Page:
Betsy Franz Leaves Leadership Center — Leadership Center for Excellence (formerly Leadership Arlington) founding President and CEO Betsy Frantz is leaving the organization in April to become President of the Virginia Hospital Center Health System Foundation. Liz Nohra, the COO of LCE, will take over as Acting President and CEO. [Leadership Center for Excellence]
Eviction Notice for TechShop in Crystal City — “A Jan. 18 eviction notice from the Arlington County sheriff’s department now hangs in the storefront of the maker space chain’s Crystal City location. The notice comes more than a month after San Jose, California-based TechShop announced it would file for Chapter 7 bankruptcy protection and then, a few weeks later, disclosed in early December it was reaching a deal to be acquired.” [Washington Business Journal]
County to Connect Building Owners and Investors for Sustainability — “All systems are ‘go’ for Arlington’s new ‘C-PACE’ program, a first-in-Virginia public-private partnership to provide affordable, long-term financing to improve energy or water efficiency of commercial buildings.” [Arlington County]
Reminder: Use Salt in Moderation — Prior to this morning’s rain, Arlington’s Dept. of Environmental Services tweeted a reminder to residents to avoid excess application of salt during freezing weather. “Use only as much as needed and no more to melt ice because this will wash into our watershed,” DES said. [Twitter]
Flickr pool photo by Kevin Wolf
The Arlington County Sheriff’s Office served an eviction at 201 Chain Bridge Road, the palatial former home of former multimillionaire Rodney Hunt, on Monday.
Also known as the the RPH Mansion, the 20,000 square foot estate has, over the past couple of years, hosted wild “mansion parties,” one of which led to a drive-by shooting in nearby McLean this past summer. It is also a frequent destination for police, with numerous robbery, burglary and disturbance calls during that time span.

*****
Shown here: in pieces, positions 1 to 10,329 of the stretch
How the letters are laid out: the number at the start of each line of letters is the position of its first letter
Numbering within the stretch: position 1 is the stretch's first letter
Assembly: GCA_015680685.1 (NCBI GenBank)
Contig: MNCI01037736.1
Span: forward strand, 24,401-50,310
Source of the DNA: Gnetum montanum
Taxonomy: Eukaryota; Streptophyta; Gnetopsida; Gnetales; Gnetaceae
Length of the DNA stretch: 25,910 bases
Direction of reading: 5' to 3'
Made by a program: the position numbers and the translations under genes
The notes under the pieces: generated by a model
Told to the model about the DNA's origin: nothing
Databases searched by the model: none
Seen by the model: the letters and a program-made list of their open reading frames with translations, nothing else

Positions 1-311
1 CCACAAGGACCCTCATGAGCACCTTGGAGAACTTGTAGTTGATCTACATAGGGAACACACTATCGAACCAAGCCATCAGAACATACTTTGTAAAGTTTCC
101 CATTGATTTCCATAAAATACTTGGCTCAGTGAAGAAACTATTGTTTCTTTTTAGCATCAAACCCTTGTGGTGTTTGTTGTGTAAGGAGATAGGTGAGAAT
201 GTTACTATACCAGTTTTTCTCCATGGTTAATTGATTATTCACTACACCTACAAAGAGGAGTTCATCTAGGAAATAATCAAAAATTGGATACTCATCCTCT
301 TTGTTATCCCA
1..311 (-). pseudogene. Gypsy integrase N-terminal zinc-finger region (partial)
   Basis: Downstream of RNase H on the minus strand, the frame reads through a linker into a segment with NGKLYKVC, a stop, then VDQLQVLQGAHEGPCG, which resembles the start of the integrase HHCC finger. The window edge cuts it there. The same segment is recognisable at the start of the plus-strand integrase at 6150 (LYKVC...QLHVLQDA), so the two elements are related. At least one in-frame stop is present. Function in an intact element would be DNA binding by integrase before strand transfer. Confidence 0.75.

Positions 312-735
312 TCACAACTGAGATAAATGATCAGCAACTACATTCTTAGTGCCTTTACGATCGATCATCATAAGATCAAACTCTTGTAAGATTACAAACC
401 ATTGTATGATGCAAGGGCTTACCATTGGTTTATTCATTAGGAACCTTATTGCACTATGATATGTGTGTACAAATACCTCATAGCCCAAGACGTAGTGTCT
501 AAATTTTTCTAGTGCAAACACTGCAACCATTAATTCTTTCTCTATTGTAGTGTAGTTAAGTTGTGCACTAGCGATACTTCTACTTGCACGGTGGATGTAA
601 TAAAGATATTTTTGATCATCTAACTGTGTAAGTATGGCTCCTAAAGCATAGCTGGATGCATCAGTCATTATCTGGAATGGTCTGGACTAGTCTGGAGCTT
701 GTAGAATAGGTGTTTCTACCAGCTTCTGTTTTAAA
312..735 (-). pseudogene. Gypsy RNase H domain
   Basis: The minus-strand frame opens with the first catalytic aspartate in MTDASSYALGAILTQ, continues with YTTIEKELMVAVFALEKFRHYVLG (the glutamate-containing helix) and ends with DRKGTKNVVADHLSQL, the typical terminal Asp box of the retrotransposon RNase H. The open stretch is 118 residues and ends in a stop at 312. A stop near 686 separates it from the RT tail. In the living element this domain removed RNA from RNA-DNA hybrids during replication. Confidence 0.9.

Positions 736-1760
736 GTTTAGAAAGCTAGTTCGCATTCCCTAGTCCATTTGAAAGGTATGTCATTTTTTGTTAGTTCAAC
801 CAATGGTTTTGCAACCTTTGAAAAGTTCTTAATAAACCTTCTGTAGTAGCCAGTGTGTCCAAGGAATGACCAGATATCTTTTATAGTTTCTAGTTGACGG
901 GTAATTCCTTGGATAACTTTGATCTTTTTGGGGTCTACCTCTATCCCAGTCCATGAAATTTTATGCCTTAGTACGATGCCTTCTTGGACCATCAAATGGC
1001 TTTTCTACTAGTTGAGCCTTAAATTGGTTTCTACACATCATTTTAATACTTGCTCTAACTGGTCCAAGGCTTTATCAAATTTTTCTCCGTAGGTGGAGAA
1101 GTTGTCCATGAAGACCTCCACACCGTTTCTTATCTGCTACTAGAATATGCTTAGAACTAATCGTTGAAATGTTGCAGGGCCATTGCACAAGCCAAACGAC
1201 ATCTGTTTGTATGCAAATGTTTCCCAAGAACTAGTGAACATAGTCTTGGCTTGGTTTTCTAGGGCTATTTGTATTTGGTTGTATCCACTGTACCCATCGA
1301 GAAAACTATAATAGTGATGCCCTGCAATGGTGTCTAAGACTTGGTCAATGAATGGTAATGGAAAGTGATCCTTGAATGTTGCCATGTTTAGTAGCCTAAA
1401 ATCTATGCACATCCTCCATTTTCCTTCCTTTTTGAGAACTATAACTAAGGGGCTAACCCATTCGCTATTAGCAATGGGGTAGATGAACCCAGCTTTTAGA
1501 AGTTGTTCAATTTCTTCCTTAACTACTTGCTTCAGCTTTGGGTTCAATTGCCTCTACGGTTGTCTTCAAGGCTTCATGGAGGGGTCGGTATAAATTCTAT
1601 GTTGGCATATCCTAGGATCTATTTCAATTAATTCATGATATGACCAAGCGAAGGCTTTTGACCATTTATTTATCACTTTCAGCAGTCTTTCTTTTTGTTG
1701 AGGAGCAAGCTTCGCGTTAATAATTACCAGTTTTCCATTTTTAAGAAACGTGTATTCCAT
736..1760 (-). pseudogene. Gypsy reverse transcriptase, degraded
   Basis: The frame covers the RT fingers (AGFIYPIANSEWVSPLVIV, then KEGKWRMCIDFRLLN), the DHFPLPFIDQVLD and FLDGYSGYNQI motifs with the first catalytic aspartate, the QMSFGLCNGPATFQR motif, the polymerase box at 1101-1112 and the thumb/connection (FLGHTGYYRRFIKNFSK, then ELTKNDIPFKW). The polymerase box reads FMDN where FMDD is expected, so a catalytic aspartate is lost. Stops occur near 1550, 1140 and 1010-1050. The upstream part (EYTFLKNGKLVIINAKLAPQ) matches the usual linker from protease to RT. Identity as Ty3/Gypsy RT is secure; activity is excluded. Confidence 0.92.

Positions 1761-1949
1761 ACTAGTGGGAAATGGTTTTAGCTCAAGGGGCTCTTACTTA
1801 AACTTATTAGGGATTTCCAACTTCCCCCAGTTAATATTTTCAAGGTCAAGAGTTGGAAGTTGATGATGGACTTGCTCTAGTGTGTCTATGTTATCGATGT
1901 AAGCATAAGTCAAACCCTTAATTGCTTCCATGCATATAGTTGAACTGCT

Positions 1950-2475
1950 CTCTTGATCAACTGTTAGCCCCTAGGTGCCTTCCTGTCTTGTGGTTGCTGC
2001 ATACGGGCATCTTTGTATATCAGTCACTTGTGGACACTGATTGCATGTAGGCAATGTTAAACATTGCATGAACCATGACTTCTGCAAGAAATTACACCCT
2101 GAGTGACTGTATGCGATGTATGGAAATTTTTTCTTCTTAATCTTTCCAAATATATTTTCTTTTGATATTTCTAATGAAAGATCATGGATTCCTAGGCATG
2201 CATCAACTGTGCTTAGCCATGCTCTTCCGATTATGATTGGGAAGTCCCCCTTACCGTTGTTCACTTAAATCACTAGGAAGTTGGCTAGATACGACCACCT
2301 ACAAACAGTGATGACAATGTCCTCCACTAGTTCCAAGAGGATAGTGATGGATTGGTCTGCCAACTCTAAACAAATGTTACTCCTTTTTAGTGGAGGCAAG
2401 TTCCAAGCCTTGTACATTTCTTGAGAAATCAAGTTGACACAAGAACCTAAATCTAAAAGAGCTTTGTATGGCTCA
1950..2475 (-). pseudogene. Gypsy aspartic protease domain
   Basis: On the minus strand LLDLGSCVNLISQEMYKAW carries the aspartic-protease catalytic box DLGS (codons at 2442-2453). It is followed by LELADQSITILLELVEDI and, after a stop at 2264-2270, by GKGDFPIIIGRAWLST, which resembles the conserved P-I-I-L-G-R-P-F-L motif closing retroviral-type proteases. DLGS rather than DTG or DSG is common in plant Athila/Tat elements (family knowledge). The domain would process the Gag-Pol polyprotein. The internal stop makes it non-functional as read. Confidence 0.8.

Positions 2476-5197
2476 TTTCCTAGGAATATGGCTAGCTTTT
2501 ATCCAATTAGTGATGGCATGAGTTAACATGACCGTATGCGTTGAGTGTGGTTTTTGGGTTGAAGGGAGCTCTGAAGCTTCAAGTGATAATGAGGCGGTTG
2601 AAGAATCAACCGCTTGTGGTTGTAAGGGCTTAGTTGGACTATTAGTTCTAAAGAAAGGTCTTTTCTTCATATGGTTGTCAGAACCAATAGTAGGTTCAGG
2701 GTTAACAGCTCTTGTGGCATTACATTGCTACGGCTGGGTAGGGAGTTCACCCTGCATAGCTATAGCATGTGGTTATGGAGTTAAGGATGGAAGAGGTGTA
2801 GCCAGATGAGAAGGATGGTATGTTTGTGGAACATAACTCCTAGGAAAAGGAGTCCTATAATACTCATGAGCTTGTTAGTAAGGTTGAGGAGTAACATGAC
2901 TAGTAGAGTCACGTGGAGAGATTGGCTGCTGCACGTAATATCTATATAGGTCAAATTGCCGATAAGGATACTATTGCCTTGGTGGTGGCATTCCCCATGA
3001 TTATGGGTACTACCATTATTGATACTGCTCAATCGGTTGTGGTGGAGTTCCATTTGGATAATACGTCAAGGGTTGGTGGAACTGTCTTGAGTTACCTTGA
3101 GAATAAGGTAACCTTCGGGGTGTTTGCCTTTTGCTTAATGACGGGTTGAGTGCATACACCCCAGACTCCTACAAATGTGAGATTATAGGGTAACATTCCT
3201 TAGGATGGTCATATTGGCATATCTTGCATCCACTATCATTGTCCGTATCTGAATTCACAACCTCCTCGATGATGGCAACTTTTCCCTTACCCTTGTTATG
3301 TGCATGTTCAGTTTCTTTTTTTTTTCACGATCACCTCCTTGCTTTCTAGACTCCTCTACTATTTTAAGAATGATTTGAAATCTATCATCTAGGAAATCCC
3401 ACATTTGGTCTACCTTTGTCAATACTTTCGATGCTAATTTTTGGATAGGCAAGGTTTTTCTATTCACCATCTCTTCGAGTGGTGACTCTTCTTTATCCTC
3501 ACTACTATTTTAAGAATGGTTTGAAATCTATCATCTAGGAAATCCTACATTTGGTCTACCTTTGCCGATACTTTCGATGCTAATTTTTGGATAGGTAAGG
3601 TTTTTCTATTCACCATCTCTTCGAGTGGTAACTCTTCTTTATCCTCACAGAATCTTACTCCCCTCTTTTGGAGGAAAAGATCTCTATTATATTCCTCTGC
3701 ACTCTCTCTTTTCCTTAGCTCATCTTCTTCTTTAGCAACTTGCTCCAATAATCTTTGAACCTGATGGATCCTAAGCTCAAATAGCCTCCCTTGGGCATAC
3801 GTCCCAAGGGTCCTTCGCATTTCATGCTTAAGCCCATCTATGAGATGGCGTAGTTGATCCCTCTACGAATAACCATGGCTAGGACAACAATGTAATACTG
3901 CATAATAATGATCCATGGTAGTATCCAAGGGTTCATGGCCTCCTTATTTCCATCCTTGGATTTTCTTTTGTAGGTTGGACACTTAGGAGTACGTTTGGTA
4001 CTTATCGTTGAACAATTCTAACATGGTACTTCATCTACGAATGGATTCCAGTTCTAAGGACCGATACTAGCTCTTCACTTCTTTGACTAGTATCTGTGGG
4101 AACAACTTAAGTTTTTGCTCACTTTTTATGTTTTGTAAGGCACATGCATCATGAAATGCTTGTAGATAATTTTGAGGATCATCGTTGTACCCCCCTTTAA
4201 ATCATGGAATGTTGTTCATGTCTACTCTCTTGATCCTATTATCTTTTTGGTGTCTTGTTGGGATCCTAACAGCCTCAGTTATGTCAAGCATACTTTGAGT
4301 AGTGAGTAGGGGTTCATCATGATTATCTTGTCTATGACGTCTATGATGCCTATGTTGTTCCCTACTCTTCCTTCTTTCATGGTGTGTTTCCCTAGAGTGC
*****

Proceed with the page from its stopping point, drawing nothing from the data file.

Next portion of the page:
The Washington Post reported in September that Hunt was fighting eviction after the property, which overlooks the Potomac River and was once valued at $24 million, was sold to at a foreclosure auction for $7.3 million. In December, Hunt lost his legal battle to keep the home. On Jan. 11, a Writ of Possession was issued, according to court records, marking the last legal step before Monday’s eviction.
Two unmarked moving vans and several people could be seen inside the gates of the property Monday afternoon. A number of Sheriff’s Office vehicles were parked outside. At one point, a black Lincoln Town Car was towed out of an underground garage.
Hunt’s case, meanwhile, continues to be a source of fascination and intrigue. He went from having an estimated net worth of $265 million in 2007 to foreclosure in 2012, bankruptcy in 2015 and then spending part of last year in jail for a parole violation. Two fines from his August court appearance — for $236 and $91 — are marked past due in court records.
Last year ARLnow.com received an anonymous letter, sent via the mail, raising questions about Hunt’s path to bankruptcy. The letter suggested there was a conspiracy against Hunt; the accusations were similar in tone to Hunt’s own assertions in court papers, as reported by the Post.